Joseph Henry invented “Electromagnetic Induction”
Joseph Henry was a prominent American scientist who is famous for his pioneering work with electricity and electromagnetism. Henry was born in 1797 in Albany, New York. His parents were Scottish immigrants and the family was quite impoverished during most of Henry’s younger years. His father was a laborer who died at a young age, so Henry was sent to live with his grandmother in Galway. He worked at a general store after school and at the age of thirteen, became an apprentice to a silversmith and watchmaker. He was also passionate about the theatre and at one point had almost resolved to become an actor. He joined a local theatre group in which he acted, wrote plays and developed sets.
Henry developed an interest in science at the age of 16, after reading a book called “Popular Lectures on Experimental Philosophy, Astronomy and Chemistry” by G. Gregory. This chance occurrence influenced him so much that in 1819 he decided to enroll at the Albany Academy instead of pursuing a career in theatre. Despite the fact that his tuition was waived, he had to work as a tutor to make ends meet and would often assist his teachers as well. His intention was to pursue medicine, but in 1824 he was appointed as an assistant engineer to survey the construction of a new road between the Hudson River and Lake Erie and his interest was diverted towards engineering. In 1826 he returned to the Albany Academy, this time as a professor of mathematics and physics. The most important research of his career was conducted during this phase of his life.
One of his first successes was improving the electromagnet constructed by William Sturgeon, by tightly coiling insulated wire around a magnet, to make the world’s most powerful electromagnet. The first one he constructed allowed 750 lbs of iron to be lifted using an electromagnet of decent size and cost. His research in the field was also crucial to the development of the telegraph. In 1831, he became the first scientist in the world to use electromagnetism for motion. His research and rudimentary prototype of the motor later led Thomas Davenport to invent the world’s first electric motor. He also discovered the principle of “mutual inductance”, but research of a similar nature was simultaneously being conducted by Michael Faraday in England, and as Faraday was the first to publish his results, he is credited with the discovery of this phenomenon. Henry is, however, solely credited with the discovery of the principle of “self-inductance”.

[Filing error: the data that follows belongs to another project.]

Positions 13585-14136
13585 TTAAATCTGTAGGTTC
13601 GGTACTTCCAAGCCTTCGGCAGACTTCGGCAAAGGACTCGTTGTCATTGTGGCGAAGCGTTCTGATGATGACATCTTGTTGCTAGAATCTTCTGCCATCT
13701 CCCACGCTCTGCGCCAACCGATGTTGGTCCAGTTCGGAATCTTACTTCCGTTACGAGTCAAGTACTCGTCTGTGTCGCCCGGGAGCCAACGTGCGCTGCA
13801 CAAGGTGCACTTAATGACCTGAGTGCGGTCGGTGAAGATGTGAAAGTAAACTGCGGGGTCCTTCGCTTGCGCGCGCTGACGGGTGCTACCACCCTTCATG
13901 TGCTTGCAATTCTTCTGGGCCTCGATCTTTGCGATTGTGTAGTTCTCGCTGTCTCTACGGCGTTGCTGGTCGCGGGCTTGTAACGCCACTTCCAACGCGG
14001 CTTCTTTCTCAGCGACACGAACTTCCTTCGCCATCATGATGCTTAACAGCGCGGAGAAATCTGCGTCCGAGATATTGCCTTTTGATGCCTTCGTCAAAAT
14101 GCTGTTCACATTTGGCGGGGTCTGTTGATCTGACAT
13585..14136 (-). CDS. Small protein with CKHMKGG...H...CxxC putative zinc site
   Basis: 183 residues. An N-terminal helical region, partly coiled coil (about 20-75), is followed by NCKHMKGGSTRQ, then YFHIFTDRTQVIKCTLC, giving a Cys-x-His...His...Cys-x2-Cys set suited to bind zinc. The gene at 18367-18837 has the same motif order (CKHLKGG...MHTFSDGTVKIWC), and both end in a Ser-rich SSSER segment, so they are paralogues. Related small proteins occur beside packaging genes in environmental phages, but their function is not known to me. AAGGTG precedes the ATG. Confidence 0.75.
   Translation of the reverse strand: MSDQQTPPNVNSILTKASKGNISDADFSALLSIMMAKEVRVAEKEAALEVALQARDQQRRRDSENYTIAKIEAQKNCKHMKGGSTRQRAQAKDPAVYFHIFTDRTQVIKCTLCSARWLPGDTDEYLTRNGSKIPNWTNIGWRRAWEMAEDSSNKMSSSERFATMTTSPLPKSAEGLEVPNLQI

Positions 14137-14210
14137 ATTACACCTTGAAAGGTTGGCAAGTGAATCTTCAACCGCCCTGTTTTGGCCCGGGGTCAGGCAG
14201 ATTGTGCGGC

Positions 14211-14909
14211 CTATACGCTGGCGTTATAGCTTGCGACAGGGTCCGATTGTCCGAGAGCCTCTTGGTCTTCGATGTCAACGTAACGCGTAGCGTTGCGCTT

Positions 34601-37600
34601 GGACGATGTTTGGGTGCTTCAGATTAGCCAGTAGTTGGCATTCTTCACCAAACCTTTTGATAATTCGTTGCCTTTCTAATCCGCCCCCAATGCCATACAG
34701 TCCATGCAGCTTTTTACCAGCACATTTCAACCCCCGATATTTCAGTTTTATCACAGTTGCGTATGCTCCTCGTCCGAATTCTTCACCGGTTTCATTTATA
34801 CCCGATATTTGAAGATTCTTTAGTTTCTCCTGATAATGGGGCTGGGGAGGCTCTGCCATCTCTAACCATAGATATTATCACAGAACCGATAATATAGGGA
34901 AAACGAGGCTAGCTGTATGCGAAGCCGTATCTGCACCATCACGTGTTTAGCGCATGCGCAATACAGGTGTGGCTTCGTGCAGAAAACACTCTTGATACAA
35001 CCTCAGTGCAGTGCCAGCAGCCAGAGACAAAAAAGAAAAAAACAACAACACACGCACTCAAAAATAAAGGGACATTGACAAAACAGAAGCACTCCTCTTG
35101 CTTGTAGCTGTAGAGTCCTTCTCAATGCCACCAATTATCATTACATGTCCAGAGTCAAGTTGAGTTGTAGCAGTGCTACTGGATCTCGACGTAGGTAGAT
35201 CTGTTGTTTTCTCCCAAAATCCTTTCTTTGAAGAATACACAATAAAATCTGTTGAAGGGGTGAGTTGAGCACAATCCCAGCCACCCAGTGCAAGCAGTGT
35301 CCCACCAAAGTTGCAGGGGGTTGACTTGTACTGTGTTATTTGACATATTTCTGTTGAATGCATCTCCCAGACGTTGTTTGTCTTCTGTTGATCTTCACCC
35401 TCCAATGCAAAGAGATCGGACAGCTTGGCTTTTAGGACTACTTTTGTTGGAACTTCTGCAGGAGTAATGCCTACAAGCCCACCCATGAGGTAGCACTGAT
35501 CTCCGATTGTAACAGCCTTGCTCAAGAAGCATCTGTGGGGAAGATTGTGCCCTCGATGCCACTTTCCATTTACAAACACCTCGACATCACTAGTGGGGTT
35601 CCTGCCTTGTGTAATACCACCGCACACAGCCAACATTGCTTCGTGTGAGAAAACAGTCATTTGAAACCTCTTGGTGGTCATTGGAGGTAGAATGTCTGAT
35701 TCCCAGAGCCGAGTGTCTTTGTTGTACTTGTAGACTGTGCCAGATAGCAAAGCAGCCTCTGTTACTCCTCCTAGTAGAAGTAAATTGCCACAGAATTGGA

In 1832, Henry was appointed as a professor at Princeton University (then called College of New Jersey) at an initial salary of $1000 per annum, along with a house and an allowance of $100 for the purchase of new machinery. He enjoyed the intellectual company of his fellow professors, among whom was his brother in law, Stephen Alexander, professor of astronomy. He taught physics, chemistry, geology, mineralogy, astronomy, and architecture at Princeton, and built an even bigger electromagnet that could lift 3500 lbs of weight.
In 1846, the U.S. Congress established the Smithsonian Institution. A distinguished board was formed which chose Henry as the secretary of the newly founded body. He was also one of the original members of the National Academy of Sciences and elected as its second president. Other posts held by him were trustee of Princeton and president of the American Association for the Advancement of Science. Joseph Henry died in 1878 in New York. His funeral was attended by the U.S. president, members of the cabinet, the chief justice of the Supreme Court, members of Congress, and notable scientists and well-known public figures. His statue has been erected outside the Smithsonian building to honor his legacy, and many laboratories and halls at Princeton have been named after him.